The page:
I depend on the result being Success, but not all code paths actually use it. So I want to make sure it's in the Success state when I get started.




The combination:

(lldb) break delete --disabled 1

could either mean

  1. delete all breakpoints that are disabled AND breakpoint 1
  2. delete all breakpoints that are disabled EXCEPT breakpoint 1
  3. an error

Of those interpretations, 1 and 3 don't seem very useful, but 2 does.

This is particularly handy when you specify a breakpoint name, not a breakpoint. Just make breakpoints you don't want deleted DoNotDelete, then you can easily protect all those breakpoints.

Note, your workaround would only be useful in this case if all the breakpoints named DoNotDelete are currently disabled. Otherwise you would have to remember which of the DoNotDelete breakpoints were disabled, enable them all, do the delete --disabled then only re-disable those that were originally disabled. Whereas if you can pass an exclude list you can just protect those breakpoints unconditionally regardless of their state.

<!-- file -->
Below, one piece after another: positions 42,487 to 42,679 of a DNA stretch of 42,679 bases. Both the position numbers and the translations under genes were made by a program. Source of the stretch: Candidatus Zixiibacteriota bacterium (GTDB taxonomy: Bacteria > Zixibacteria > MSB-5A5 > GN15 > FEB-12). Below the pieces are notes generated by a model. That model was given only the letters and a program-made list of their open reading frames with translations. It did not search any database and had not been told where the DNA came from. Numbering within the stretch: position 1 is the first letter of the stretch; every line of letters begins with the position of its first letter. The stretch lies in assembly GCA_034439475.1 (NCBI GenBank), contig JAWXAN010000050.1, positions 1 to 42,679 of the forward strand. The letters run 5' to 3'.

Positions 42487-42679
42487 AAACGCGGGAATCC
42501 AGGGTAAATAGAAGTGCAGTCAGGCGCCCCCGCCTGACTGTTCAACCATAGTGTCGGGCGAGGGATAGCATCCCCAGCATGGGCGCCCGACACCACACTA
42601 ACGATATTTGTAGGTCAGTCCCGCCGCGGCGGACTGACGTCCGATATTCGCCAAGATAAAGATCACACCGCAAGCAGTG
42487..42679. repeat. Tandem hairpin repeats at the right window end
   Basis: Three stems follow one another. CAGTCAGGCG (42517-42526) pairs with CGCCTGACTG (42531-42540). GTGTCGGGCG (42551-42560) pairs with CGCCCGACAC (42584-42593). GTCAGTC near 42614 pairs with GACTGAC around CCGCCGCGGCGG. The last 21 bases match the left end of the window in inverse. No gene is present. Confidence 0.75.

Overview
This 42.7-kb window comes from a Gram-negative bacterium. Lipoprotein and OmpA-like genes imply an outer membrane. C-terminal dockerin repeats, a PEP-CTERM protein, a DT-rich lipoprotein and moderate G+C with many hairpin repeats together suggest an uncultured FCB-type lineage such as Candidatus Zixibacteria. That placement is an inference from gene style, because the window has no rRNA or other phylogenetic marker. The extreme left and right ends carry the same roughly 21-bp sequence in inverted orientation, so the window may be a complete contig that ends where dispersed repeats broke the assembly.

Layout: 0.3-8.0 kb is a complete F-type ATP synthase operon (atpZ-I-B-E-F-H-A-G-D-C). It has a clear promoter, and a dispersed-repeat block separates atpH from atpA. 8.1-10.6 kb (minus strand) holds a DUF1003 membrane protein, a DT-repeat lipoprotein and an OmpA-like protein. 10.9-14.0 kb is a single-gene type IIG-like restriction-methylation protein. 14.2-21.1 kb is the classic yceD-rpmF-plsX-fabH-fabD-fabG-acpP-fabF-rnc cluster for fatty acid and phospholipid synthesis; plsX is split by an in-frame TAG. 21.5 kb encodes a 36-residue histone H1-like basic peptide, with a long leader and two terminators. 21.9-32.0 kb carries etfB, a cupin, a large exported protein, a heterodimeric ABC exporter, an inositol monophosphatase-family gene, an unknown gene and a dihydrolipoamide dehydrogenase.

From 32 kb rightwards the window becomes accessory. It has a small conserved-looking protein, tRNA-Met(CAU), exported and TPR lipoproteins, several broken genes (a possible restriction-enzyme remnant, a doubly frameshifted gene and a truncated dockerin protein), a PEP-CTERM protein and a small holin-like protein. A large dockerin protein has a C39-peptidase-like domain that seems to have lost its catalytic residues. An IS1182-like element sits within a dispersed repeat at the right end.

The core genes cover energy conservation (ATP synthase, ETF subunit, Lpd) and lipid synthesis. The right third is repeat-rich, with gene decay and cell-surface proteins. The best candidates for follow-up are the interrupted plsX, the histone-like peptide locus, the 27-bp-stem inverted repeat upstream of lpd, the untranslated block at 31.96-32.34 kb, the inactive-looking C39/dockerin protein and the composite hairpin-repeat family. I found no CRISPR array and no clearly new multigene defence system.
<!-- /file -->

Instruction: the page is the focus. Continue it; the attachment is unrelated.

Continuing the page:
So while I agree this is a little odd, it's actually the only option that really makes sense, it's easy to document, and I don't think it's likely to cause mistakes.

This revision was landed with ongoing or failed builds.Sep 23 2020, 11:35 AM
This revision was automatically updated to reflect the committed changes.
jingham marked an inline comment as done.
kastiglione added inline comments.Sep 23 2020, 12:16 PM

why does the first interpretation not seem useful? If I'm deleting breakpoints, I might want to delete both disabled breakpoints and one or more specific breakpoints. To do that I would probably intuitively write break delete --disabled OthersToDelete.

Could the ambiguity be removed by adding another flag? break delete --disabled --except DoNotDelete?

jingham added inline comments.Sep 23 2020, 12:32 PM

To me "delete --disabled" is a bulk operation acting on a class of breakpoints. "This class plus one random other one" seems odd to me.